Chancellor Linda Katehi convenes national energy-food-water dialogue
October 31, 2012
Leaders from the research, government, industry and nonprofit sectors gathered at the University of California, Davis, this week to lay the groundwork for a comprehensive roadmap that will position the nation to realize opportunities amid a looming global “resource revolution.”
The Energy-Food-Water Dialogue took place Oct. 28-30 at the UC Davis Conference Center and was hosted by Linda P.B. Katehi; Deborah L. Wince-Smith, president and CEO of the Washington, DC-based Council on Competitiveness; and Harold Schmitz, chief science officer at Mars Inc. and executive director of the Mars Center for Cocoa Health Science.
By 2020, the world’s population will have increased by almost one billion people. By 2030, global demand for water is expected to grow by 30 percent, food supplies must increase by 50 percent to keep pace with population growth, and energy demand is expected to increase by more than 53 percent.
“These pressures have the potential to trigger an innovation wave as important as those that contributed to the creation of steam power and the Internet,” Katehi said. “Catching this wave will demand the engagement of stakeholders from industry, government and academia.”
Said Wince-Smith: “Competing in the 21st century will require a national strategy that bridges the public and private sectors, recognizes the implications of the energy-food-water nexus, and optimizes the nation’s resilience, sustainability and innovation capacity.”
At the conference, attendees explored how science and technology may help meet future resource demands and discussed policy implications regarding the intersections of food, water and energy.
Key questions addressed at the conference included:
- Are there potential disruptive innovations that can boost resource supply and productivity while leveraging the energy-food-water nexus?
- How can industry, universities and government build strategic partnerships that leverage the energy-food-water nexus in a way that boosts productivity and increases standards of living?
- How can the U.S. leverage its technological leadership and institutional knowledge of agriculture?
- What are the competitiveness implications of the recent natural gas boom?
Through its research, partnerships and collaborations, UC Davis has been working to meet the challenges of the energy-food-water nexus. This year alone, the university:
- contributed to the creation of the 2012 California Bioenergy Action Plan, which is designed to accelerate clean energy development, job creation and protection of public health and safety;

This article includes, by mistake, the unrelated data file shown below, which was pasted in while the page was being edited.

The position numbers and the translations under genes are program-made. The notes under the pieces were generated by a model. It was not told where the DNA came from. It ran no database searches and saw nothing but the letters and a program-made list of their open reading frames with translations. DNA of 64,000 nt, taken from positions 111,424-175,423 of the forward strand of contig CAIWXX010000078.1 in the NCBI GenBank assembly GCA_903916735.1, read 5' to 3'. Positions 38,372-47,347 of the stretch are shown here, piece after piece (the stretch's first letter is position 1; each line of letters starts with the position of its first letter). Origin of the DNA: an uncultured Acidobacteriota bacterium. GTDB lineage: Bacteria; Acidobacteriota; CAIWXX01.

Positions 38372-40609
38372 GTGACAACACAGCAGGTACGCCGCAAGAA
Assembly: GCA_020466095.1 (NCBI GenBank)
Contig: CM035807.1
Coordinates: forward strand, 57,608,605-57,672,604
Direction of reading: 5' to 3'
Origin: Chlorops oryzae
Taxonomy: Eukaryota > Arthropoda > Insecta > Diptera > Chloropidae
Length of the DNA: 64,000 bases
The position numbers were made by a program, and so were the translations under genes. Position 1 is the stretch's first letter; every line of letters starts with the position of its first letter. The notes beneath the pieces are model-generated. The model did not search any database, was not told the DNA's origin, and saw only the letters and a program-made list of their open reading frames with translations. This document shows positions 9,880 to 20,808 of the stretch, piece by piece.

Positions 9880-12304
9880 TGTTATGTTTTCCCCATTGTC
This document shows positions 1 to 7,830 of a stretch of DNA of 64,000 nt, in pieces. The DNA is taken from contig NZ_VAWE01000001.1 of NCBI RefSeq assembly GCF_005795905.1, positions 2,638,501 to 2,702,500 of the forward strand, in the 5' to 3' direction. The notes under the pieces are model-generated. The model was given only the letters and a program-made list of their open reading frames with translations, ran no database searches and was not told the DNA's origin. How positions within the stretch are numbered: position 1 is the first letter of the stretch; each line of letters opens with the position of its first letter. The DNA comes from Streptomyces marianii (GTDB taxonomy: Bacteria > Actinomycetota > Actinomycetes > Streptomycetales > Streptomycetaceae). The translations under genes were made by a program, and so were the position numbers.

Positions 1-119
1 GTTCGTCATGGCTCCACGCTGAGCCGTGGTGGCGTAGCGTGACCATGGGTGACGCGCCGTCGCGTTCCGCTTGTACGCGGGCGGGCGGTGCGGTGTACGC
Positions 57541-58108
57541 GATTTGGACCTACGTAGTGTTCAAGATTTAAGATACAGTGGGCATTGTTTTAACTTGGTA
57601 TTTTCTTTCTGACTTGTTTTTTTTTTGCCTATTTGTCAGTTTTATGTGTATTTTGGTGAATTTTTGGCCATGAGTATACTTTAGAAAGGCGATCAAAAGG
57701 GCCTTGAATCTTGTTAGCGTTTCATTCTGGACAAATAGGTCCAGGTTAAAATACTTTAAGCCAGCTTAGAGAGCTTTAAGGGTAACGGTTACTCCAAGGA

- contributed to the 2012 Vulnerability and Adaptation Study, California’s third major assessment of climate change;
- launched the Policy Institute for Energy, Environment and the Economy to use university expertise to inform better policy;
- won Sierra Magazine’s No. 1 Cool School ranking for UC Davis’ depth and breadth of sustainability initiatives;
- ranked 11th worldwide for citations per paper in the field of water research, and eighth for citations per paper in water for food research; and
- completed the Jess Jackson Sustainable Winery Building, a zero carbon teaching and research facility that embodies the energy-water-food nexus.
The dialogue included top executives from Pepsico and TIAX as well as leaders and scientists from national laboratories and universities including Argonne National Laboratory, Lawrence Livermore National Laboratory, Arizona State University, Georgetown University, University of Nebraska, the University of Texas at Austin, and Webster University.
Founded in 1986, the Council on Competitiveness is a nonpartisan and nongovernmental organization. Made up of corporate CEOs, university presidents and labor leaders, the council is committed to the future prosperity of all Americans and to enhanced U.S. competitiveness in the global economy.
About UC Davis
For more than 100 years, UC Davis has been one place where people are bettering humanity and our natural world while seeking solutions to some of our most pressing challenges. Located near the state capital, UC Davis has more than 33,000 students, over 2,500 faculty and more than 21,000 staff, an annual research budget of over $750 million, a comprehensive health system and 13 specialized research centers. The university offers interdisciplinary graduate study and more than 100 undergraduate majors in four colleges — Agricultural and Environmental Sciences, Biological Sciences, Engineering, and Letters and Science. It also houses six professional schools — Education, Law, Management, Medicine, Veterinary Medicine and the Betty Irene Moore School of Nursing.
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